Accommodation in Yulara is, unsurprisingly, expensive. For a family, a room (with a bathroom) will run you from about $250 to $480 in the low season. There are multi-night specials, but your wallet is still going to take a pretty big hit. Many tourists fly in and out on the same day partly because they’re on a whirlwind tour, but surely also to avoid the costs for a decent room. There are plenty of rooms, enough for 5,000 people per night. You should definitely take advantage of the accommodation and stay at least one night.
As it first comes into view, Uluru presents a striking image, rising about 350m from the relatively flat, featureless surrounding desert. Our youngest called it “The Big Rock!” and it was an apt description. You first see it from a distance of about 10km, so you don’t appreciate its size or its texture. As you get closer to the rock, you realize that it’s not nearly as smooth or uniform as it appeared and that it doesn’t rise gradually from the ground. It looks like it was just dropped there. The ground is flat right up to the edge of the rock.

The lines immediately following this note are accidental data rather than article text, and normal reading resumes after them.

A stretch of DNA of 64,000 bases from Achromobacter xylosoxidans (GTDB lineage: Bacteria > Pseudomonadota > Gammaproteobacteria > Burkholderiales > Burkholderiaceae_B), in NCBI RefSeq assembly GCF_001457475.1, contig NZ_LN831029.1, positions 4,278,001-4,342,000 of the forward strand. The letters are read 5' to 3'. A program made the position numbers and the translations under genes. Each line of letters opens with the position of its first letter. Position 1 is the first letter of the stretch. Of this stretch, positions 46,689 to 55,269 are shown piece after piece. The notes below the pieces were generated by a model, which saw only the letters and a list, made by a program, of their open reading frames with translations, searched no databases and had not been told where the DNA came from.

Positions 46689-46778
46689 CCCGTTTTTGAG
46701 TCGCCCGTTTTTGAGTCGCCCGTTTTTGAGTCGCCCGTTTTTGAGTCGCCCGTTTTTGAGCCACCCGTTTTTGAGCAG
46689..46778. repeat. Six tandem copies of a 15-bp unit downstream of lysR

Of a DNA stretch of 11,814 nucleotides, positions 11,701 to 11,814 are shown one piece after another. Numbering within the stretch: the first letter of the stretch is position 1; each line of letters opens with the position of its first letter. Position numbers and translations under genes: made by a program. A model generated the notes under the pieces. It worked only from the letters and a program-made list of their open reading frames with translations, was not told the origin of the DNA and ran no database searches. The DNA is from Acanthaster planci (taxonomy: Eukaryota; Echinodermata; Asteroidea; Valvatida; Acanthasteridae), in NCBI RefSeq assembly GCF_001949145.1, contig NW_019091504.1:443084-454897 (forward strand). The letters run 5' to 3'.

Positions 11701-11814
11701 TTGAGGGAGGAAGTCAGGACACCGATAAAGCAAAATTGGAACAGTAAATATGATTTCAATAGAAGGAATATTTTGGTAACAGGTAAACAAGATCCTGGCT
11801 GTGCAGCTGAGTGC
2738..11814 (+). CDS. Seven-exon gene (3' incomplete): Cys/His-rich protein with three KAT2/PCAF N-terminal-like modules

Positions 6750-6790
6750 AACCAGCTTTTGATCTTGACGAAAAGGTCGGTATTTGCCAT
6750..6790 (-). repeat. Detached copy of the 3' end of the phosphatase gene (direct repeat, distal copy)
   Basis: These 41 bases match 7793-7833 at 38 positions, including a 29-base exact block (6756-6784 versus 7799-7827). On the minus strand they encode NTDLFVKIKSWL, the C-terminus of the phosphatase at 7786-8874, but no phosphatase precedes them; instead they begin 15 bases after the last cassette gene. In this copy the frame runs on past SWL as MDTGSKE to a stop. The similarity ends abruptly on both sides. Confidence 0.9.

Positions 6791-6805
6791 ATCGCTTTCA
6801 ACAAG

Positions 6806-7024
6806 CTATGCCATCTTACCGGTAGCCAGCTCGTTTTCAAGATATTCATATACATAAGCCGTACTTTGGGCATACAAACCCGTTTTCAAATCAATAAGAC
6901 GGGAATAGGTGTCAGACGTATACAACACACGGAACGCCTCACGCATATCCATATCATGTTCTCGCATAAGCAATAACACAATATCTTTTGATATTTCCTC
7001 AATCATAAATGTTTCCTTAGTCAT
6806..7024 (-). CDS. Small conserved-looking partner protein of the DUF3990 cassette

As you approach Uluru, it takes over your entire field of vision. Up close, there’s nothing but you and the rock. It’s a sacred site for the Aboriginal owners of the land (the Anangu) so if you do go, don’t climb the rock, despite all the tour companies offering climbs.
If you want to see it from a little further back, I’ve posted a few more shots in my Flickr photostream.